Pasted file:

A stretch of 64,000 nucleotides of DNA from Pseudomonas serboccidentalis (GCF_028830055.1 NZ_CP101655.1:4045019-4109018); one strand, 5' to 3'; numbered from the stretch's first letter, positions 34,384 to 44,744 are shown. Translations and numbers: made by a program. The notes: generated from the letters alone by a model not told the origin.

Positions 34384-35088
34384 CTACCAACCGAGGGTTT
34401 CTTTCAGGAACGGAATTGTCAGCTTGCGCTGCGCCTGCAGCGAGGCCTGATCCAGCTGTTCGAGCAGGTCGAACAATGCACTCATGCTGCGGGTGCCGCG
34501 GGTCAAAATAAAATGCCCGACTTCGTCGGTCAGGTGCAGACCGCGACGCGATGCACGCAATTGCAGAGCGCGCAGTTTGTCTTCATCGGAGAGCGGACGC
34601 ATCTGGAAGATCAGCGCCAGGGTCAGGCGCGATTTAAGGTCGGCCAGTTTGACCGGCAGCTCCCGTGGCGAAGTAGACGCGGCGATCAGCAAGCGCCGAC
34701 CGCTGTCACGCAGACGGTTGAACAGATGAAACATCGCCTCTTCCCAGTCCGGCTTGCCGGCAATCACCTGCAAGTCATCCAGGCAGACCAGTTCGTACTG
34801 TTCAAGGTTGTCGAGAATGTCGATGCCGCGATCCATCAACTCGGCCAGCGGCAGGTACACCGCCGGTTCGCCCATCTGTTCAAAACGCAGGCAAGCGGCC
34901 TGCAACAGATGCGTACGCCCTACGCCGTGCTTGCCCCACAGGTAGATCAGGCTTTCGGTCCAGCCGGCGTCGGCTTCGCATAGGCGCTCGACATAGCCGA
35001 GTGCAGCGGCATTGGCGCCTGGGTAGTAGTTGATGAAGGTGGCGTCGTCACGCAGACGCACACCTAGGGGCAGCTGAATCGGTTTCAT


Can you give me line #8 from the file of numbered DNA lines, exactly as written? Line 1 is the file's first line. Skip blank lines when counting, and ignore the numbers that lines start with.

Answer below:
34801 TTCAAGGTTGTCGAGAATGTCGATGCCGCGATCCATCAACTCGGCCAGCGGCAGGTACACCGCCGGTTCGCCCATCTGTTCAAAACGCAGGCAAGCGGCC